MLB: Cardinals closer throws 102 MPH without throwing everything and says he still gets it up to 105

As if trying to hit a 102 mph fastball wasn’t hard enough, the second baseman for the Miami Marlins, Jazz Chisholm Jr.., flailed desperately into a two-seam straight from the right-handed pitcher Jordan Hicks, St. Louis Cardinals Thursday like someone would if they were trying to swat a bug. When she predictably snorted, Chisholm put his hand on his hip and glared at Hicks in frustration as he ran off.

That moment in Thursday’s 7-4 slate loss perfectly illustrated what a rehabbing Hicks has said for weeks: He doesn’t need to throw everything, and match speed records as he did early in his career, to get outs for The cardinals:

Imagine: Hicks’ 101.9 mph pitch wasn’t all, and yet, according to Statcast, it strayed from the lefty Chisholm about 18 inches to the outside. Hicks, 25, spoke of the 104 mph he threw three seasons ago.

You can also read: MLB Video Jordan Hicks throws the fastest pitch of the season

I dropped that in 2019. Situations will require more speed, hairier situations where you have guys on first and third and no outs and you need a strikeout. i still have that [103-105 mph] In my arm. But I feel like 100-101 is natural for me, and that’s something I can get to easily.”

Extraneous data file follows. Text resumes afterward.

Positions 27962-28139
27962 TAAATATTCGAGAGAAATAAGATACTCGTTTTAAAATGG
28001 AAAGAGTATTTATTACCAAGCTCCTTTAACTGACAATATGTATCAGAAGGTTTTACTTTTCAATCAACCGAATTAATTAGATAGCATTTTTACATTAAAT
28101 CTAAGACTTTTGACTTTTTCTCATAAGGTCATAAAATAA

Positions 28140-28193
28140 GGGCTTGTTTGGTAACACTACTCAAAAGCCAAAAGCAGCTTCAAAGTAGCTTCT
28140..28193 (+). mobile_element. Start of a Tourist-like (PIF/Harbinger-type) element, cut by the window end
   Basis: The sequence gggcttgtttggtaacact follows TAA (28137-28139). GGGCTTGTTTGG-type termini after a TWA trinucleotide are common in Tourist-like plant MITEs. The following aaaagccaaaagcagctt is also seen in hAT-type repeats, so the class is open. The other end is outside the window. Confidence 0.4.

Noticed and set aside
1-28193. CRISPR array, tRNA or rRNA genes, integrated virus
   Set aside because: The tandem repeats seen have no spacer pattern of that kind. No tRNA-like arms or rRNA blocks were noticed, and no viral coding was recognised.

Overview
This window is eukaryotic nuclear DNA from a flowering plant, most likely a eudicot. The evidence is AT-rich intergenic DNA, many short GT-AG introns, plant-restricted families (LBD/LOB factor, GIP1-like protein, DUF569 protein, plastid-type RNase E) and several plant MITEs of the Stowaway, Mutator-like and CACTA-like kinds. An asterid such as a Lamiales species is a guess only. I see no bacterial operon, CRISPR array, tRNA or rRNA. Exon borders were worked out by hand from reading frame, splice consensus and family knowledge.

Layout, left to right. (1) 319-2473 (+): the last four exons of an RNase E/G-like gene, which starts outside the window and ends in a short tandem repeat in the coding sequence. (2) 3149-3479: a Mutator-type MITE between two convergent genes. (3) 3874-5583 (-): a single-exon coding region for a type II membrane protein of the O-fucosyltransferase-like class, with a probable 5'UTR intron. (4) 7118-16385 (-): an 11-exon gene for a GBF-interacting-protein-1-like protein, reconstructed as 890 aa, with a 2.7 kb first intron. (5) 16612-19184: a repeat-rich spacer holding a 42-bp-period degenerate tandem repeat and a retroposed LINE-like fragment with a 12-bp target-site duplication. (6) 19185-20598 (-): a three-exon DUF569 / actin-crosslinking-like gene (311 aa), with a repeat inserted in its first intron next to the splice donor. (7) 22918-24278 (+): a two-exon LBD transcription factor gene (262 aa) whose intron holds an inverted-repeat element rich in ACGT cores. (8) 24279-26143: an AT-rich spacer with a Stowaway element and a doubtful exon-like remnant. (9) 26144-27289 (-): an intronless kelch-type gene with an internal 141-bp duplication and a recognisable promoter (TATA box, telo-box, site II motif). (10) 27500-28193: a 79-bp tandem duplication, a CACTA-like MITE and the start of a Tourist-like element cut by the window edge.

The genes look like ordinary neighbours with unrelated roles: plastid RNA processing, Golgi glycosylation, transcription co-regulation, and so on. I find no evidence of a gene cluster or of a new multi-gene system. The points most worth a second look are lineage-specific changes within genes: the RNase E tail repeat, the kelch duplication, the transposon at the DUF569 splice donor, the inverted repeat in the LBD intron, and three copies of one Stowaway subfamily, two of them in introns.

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Raphael Martinez

I am a fan of the King of Sports, especially the Boston Red Sox in MLB and all Mexican baseball in general. This profession has given me the opportunity to cover major events such as the Caribbean Series, LMB All Star, LMP (uninterruptedly since 2009), signatures of important players. I had the chance to attend the 2013 World Classic in Arizona, USA, although as a fan. Apart from this beautiful sport, I love basketball, where I have also narrated games and even an NBA friendly 10 years ago, but I have baseball in my veins. Degree in Communication Sciences from the Autonomous University of Sinaloa (UAS) , from which I graduated in 2011. I was born in Mazatlán, Sinaloa and started in the world of sports journalism in 2004 in the newspaper El Sol de Mazatlán, where I was a baseball columnist and a reporter at the same time. In January 2009 I arrived at El Debate as a journalist reporter and it was almost six years (in the first stage), until in November 2014 I emigrated to the radio providing my services at Línea Directa-Grupo RSN. My cycle there ended in July 2019 and a few days later, El Debate gave me another opportunity to work and opened the doors for me again. This is how I came to Al Bat, where I have been since 2019 as a web journalist.

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MLB: Cardinals closer throws 102 MPH without throwing everything and says he still gets it up to 105